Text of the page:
Very quickly we ended up with non-standard video files, requiring a player that could not install on a Force computer, with no method to interrogate, analyze, validate or process the evidence as required by the investigation.
It has been nearly 20 years since the start of Digital Video Recorders, and you will be glad to hear that things are improving. But, it is going to take a long time for many of these poor systems to get replaced by ones that are fit for purpose.
Read the full article published on Police Oracle.
As technology has enabled mainstream, widespread image manipulation, it is not surprising that there has been a huge increase in the number of tampered images which find their way into a wide spectrum of industries and sectors. Incidents of doctored images frequently appear in mainstream media where they incite cries of “fake news”.
For example, a photo at the G20 summit this year featured a photoshopped president Putin, giving the impression that he was colluding with president Donald Trump. The photo proceeded to spread like wildfire across the internet, instigating huge political ramifications from a digital fabrication which would have taken a few minutes to create on a laptop. Last August also showed our vulnerability to tampered photos, with the circulation of a photoshopped image of a shark swimming up the freeway during hurricane Harvey indicating a larger problem with major international news outlets spreading the image as genuine.
Equally there is significant evidence of doctored images being used to support fraudulent scientific research internationally. Doctored experiment results and images continue to rock the research industry with every new fraudulent revelation. A prominent cancer research scientist in Italy has been under investigation for using a photography studio to manipulate images pivotal to the crux of the “ground breaking” research. Indeed, the journal Nature has suggested that up to 1 in 5 scientific papers contain evidence of some sort of manipulation.
It is clear therefore, that when the stakes are high enough, people will manipulate the truth, and unfortunately given our tendency to trust photographic images, it seems that it is currently worth their while to do so. When the stakes are as high as imprisonment, it is easy to see how tempting it may be to manipulate an image to support an alibi or a particular version of events.
Unfortunately, security investigations are by no means immune to this phenomenon either. In fact, given the increase in the sources of digital images, the integrity of evidence in such investigations is at its all-time most vulnerable. Body worn cameras, smart phones and increasingly sophisticated CCTV surveillance means that investigators are now dealing with a fast-growing pile of unverified evidence.
Read the full article published in The Intersec Journal of International Security.
We are proud to announce that Amped Software ranked on the Deloitte Technology Fast 500 EMEA.
The Deloitte Technology Fast 500 program, now in its seventeenth year, is an objective
industry ranking that recognizes the fastest-growing technology companies in EMEA. This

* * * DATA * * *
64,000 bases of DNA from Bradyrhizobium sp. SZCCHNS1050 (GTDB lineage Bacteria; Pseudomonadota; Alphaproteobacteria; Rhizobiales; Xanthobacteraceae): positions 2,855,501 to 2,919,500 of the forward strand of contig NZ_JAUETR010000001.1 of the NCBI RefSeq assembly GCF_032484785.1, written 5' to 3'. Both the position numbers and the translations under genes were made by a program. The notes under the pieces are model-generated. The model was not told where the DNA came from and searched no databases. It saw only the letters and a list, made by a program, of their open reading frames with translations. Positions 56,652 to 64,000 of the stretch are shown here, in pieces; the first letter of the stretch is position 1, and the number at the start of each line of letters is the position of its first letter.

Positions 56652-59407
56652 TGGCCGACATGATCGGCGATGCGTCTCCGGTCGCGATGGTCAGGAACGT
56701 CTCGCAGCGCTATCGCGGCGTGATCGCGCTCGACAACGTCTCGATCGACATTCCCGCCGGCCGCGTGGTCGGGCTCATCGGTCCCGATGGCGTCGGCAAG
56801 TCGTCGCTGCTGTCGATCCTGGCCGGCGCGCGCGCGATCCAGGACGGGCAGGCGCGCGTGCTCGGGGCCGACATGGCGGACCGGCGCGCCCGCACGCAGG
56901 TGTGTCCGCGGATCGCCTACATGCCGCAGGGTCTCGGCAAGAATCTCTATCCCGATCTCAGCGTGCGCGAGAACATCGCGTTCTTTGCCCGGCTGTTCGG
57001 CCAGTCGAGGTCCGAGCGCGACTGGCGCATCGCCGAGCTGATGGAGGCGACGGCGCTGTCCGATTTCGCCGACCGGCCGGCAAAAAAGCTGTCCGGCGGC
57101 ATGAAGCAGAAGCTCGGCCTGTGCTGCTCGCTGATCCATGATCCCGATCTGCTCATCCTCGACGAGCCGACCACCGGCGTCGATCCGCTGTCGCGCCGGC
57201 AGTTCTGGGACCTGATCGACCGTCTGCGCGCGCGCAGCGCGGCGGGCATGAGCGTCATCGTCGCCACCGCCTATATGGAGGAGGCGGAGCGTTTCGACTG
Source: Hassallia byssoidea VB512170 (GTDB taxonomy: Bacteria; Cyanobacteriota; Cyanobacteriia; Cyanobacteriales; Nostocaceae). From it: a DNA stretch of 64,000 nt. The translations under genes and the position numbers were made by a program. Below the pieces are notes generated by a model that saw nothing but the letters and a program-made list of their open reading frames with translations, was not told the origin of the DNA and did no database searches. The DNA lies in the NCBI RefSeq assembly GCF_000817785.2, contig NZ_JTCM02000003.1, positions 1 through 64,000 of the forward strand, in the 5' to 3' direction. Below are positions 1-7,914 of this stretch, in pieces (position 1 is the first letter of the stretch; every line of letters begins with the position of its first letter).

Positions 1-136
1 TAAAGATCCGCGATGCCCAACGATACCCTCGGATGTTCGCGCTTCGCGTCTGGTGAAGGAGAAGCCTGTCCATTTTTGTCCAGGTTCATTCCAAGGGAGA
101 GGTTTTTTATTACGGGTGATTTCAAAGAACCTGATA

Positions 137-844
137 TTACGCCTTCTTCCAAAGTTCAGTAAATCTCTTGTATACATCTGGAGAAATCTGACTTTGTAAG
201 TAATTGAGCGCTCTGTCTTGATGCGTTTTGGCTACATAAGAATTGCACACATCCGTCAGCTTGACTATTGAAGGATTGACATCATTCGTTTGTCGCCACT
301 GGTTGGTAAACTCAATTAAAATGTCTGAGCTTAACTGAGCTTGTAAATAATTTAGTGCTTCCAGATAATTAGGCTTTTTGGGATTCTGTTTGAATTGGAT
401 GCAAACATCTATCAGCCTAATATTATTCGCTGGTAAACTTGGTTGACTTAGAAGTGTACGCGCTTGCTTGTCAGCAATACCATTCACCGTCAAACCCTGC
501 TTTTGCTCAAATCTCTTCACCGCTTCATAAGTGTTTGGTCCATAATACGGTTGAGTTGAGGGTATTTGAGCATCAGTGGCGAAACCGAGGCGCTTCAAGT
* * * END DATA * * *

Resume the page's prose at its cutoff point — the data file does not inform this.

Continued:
year’s list featured 18 countries, including Belgium, France, Finland, Germany, Italy, the
Netherlands, Turkey and the UK. This year’s winners were selected based on percentage
fiscal-year revenue growth from 2013 to 2016. Amped Software placed 5th in the local
ranking of the fastest growing technology companies in Italy.
“As founder of Amped Software, I am really proud that we have been acknowledged as
one of EMEA’s and Italy’s fastest growing companies in 2017. When I started the
company, I set a single objective: to develop the worldwide industry leading software for all
image and video processing needs for forensics and investigations,” said Amped Software
Founder and CEO, Martino Jerian. “The challenge was to create something unique for a
very specific type of client, aiming to be the best in the world. It was a very ambitious goal
and certainly a bit crazy, but clear and simple. And here we are today! A big thank you to
the team that believed in my vision and allowed me to develop it to the fullest.” Continue reading
This article, published in Evidence Technology Magazine, takes a look at two cases involving the authentication of digital images and the importance of the questions asked of the analyst during those investigations. It looks at how authentication software, such as Amped Authenticate has been designed with a structured workflow, to locate the puzzle pieces required to assist in answering those questions.
Read the full article here.
With the rise of the digital age can experts trust that photographic evidence is legitimate?
Sophie Garrod, from Police Oracle, writes about how a growing number of forensic and counter-terrorism units are getting on board with pioneering image authentication software.
Approximately a third of UK forces have invested in Amped Software products – including Amped Authenticate, an all in one computer programme which can detect doctored images.
Forensic image departments, counter-terrorism units, and government departments say they are saving time and money by sending detectives on a short training course in the software.
Read the full article here to learn more.
Acquiring evidence from a digital camera or a smartphone is more or less relatively easy to do. Images are usually in standard JPEG format and videos in MP4 or some other format that most players can read. But what is the best way to retrieve and handle CCTV footage to ensure it stands up to the scrutiny in the courtroom? There are numerous possibilities and it depends on where the video is actually recorded.
To learn more, read the article by Martino Jerian, Amped CEO and Founder, published in Lawyer Monthly.